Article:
Wendy Barnes University of Massachusetts Press, 2022 Library of Congress PS3602.A775656L36 2022 | Dewey Decimal 811.6
Scarred by nuclear smokestacks, oil wells, and surging floodwaters, and haunted by the legacies of slavery, racism, and French rule, the Louisiana of Landscape with Bloodfeud is disenchanted but still exerts an undeniable pull. Reckoning with displacement, ancestral guilt, and centuries of human and environmental exploitation, Wendy Barnes dissects the state’s turbulent past—as a microcosm of colonial oppression, westward expansion, and the birth of global capitalism. With an expat’s detachment, our Louisiana-born speaker contemplates her fraught relationship with her home culture and her white working-class roots, raising questions about complicity and shame, as history “bleeds us all for its tax, some for more, / digging down into every wet wound, / digging down among the taproots, under old folks’ / marble tombs or unmarked graves.”
Kent Ryden does not deny that the natural landscape of New England is shaped by many centuries of human manipulation, but he also takes the view that nature is everywhere, close to home as well as in more remote wilderness, in the city and in the countryside. InLandscape with Figures he dissolves the border between culture and nature to merge ideas about nature, experiences in nature, and material alterations of nature.
Ryden takes his readers from the printed page directly to the field and back again-. He often bypasses books and goes to the trees from which they are made and the landscapes they evoke, then returns with a renewed appreciation for just what an interdisciplinary, historically informed approach can bring to our understanding of the natural world. By exploring McPhee's The Pine Barrens and Ehrlich's The Solace of Open Spaces, the coastal fiction of New England, surveying and Thoreau's The Maine Woods,Maine's abandoned Cumberland and Oxford Canal, and the natural bases for New England's historical identity, Ryden demonstrates again and again that nature and history are kaleidoscopically linked.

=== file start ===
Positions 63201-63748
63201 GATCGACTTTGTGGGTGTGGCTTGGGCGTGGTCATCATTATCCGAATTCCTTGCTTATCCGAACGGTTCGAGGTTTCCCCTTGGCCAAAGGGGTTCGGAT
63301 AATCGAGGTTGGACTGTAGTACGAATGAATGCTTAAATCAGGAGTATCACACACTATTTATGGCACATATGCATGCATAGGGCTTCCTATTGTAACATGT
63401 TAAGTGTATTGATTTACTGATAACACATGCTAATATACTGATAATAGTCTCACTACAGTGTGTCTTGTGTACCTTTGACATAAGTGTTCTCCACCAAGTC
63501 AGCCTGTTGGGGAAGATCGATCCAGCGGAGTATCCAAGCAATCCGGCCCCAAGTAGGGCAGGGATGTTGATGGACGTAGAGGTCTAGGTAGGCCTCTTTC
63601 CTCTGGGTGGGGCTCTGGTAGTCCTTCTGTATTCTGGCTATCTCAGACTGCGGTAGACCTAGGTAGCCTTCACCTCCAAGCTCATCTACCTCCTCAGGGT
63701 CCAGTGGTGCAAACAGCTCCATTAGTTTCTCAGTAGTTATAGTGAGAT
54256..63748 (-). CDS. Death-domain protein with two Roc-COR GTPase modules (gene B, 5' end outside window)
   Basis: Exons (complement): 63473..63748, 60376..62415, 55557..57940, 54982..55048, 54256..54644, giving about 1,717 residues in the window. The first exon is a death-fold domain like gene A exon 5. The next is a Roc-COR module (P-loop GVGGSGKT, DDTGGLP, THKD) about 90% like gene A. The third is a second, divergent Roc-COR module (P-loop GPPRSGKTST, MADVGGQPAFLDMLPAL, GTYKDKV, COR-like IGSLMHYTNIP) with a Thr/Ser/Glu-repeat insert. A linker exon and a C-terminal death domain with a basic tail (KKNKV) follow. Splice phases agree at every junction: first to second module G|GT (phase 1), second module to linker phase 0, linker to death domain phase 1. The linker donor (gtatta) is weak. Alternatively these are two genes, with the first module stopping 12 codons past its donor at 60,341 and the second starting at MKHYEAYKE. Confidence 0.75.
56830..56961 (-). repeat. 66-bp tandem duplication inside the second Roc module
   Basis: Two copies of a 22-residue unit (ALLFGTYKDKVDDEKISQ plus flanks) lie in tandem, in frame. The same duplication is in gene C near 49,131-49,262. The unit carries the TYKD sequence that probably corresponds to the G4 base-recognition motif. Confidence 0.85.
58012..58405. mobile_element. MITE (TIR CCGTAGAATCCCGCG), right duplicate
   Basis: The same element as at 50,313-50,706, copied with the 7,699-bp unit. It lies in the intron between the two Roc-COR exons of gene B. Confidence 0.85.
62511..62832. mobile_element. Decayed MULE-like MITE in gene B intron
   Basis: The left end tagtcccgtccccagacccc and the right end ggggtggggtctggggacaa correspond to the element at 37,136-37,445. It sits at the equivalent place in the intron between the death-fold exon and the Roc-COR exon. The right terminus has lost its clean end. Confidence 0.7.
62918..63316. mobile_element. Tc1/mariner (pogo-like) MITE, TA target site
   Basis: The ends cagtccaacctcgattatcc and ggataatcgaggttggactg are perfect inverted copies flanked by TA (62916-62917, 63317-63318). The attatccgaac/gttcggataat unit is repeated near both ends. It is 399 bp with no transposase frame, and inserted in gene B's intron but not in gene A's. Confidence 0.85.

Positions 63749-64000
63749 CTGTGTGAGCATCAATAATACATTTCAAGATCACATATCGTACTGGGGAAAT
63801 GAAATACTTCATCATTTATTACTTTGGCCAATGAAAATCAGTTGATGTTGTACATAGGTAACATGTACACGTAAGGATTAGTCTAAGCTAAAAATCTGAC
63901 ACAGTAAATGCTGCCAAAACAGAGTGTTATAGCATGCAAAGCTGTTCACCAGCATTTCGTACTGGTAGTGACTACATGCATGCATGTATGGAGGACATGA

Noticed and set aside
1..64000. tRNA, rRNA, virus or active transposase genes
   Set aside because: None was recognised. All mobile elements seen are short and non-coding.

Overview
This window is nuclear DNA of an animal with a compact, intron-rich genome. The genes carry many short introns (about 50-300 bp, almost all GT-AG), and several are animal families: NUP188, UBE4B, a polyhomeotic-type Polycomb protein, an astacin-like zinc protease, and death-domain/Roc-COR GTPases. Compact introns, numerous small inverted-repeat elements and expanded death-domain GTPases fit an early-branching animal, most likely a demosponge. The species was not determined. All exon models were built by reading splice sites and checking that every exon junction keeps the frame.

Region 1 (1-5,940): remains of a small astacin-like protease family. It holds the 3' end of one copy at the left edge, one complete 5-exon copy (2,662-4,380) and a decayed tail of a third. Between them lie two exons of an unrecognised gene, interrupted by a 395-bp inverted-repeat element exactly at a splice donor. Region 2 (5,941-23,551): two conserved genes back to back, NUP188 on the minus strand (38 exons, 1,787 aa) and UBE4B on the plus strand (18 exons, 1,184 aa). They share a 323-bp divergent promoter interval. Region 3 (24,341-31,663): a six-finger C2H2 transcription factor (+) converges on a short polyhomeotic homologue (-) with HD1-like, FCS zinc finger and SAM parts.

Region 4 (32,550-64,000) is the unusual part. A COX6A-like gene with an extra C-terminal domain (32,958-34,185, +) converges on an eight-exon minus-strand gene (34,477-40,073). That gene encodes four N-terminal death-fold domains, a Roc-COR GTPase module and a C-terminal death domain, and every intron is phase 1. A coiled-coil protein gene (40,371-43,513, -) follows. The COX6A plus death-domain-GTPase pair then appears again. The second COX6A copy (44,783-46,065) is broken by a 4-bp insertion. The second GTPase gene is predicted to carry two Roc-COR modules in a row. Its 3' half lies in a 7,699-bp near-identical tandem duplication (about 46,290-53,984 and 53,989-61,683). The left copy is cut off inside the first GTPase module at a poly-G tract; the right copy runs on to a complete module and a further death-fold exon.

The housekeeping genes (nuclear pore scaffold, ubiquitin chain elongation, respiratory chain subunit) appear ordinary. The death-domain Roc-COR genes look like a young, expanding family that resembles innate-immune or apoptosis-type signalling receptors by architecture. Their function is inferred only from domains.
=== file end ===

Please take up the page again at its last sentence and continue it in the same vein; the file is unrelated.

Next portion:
In Landscape with Human Figure, his fourth and most compelling collection of poetry, Rafael Campo confirms his status as one of America’s most important poets. Like his predecessor William Carlos Williams, who was also a physician, Campo plumbs the depths of our capacity for empathy. Campo writes stunning, candid poems from outside the academy, poems that arise with equal beauty from a bleak Boston tenement or a moonlit Spanish plaza, poems that remain unafraid to explore and to celebrate his identity as a doctor and Cuban American gay man. Yet no matter what their unexpected and inspired sources, Campo’s poems insistently remind us of the necessity of poetry itself in our increasingly fractured society; his writing brings us together—just as did the incantations of humankind’s earliest healers—into the warm circle of community and connectedness. In this heart-wrenching, haunting, and ultimately humane work, Rafael Campo has painted as if in blood and breath a gorgeously complex world, in which every one of us can be found.